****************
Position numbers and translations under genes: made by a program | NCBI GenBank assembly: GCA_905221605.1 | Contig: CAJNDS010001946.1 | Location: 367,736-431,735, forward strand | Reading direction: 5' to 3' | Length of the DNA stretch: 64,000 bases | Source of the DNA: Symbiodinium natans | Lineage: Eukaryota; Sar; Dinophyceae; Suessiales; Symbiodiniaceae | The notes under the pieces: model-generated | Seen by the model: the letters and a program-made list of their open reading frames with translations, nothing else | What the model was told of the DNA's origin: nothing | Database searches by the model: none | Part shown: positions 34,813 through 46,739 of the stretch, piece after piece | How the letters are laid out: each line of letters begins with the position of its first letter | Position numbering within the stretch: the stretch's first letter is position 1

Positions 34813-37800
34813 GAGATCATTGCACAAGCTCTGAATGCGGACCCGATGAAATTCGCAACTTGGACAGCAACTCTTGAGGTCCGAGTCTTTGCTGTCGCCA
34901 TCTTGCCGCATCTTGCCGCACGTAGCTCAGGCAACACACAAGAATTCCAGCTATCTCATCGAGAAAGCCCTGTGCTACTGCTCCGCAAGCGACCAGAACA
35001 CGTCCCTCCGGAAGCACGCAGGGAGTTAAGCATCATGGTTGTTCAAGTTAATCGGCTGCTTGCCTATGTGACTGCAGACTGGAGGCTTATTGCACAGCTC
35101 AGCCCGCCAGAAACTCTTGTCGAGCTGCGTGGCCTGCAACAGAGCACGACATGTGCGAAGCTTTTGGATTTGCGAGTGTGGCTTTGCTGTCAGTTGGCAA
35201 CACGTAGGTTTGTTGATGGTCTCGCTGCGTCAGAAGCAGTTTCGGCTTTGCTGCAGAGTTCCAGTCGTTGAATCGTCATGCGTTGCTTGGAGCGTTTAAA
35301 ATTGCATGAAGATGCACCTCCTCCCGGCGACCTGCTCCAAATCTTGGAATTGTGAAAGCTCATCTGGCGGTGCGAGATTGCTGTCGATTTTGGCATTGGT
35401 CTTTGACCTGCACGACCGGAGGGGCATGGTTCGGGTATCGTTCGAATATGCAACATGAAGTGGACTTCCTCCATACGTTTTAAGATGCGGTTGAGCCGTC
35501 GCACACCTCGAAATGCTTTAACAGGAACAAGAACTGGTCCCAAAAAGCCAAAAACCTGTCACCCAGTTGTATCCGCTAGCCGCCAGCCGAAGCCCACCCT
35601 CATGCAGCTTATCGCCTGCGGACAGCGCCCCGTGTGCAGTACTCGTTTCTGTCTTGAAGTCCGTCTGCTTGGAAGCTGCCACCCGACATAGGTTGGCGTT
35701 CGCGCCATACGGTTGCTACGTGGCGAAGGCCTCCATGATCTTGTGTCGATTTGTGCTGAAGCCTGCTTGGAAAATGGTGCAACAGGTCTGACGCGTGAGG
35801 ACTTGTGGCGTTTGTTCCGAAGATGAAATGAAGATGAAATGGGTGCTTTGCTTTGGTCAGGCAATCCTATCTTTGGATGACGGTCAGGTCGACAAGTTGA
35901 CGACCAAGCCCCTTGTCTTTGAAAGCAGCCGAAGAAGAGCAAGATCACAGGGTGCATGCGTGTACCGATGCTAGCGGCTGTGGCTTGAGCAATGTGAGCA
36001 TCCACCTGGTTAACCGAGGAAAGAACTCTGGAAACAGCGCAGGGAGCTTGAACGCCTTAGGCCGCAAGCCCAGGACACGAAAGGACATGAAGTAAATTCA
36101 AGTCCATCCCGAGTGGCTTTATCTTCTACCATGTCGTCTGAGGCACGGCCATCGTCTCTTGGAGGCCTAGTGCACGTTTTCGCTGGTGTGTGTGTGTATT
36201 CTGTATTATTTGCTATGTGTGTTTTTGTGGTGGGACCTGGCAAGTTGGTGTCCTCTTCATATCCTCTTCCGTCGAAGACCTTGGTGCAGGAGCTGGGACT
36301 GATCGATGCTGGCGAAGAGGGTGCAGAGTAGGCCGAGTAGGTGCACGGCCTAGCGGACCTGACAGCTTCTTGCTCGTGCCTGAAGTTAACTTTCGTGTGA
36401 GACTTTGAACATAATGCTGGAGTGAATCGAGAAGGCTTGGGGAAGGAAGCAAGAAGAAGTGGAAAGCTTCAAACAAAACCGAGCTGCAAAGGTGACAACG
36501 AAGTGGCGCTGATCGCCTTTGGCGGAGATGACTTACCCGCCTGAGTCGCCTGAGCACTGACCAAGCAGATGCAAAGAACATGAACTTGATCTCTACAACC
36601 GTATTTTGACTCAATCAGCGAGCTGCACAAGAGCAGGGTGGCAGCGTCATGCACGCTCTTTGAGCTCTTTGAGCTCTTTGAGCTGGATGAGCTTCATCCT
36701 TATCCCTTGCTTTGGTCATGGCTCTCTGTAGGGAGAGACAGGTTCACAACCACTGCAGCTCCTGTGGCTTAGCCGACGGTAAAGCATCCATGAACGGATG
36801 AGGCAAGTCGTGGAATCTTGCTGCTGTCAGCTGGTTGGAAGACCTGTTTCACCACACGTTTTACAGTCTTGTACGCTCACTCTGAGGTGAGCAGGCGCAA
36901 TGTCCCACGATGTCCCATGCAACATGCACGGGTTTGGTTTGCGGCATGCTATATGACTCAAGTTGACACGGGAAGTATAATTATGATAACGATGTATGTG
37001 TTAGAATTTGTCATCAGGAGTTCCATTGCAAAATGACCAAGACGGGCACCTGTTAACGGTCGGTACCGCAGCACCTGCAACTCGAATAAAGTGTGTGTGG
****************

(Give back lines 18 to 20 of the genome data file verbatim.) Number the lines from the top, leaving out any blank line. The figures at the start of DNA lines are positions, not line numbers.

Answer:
36301 GATCGATGCTGGCGAAGAGGGTGCAGAGTAGGCCGAGTAGGTGCACGGCCTAGCGGACCTGACAGCTTCTTGCTCGTGCCTGAAGTTAACTTTCGTGTGA
36401 GACTTTGAACATAATGCTGGAGTGAATCGAGAAGGCTTGGGGAAGGAAGCAAGAAGAAGTGGAAAGCTTCAAACAAAACCGAGCTGCAAAGGTGACAACG
36501 AAGTGGCGCTGATCGCCTTTGGCGGAGATGACTTACCCGCCTGAGTCGCCTGAGCACTGACCAAGCAGATGCAAAGAACATGAACTTGATCTCTACAACC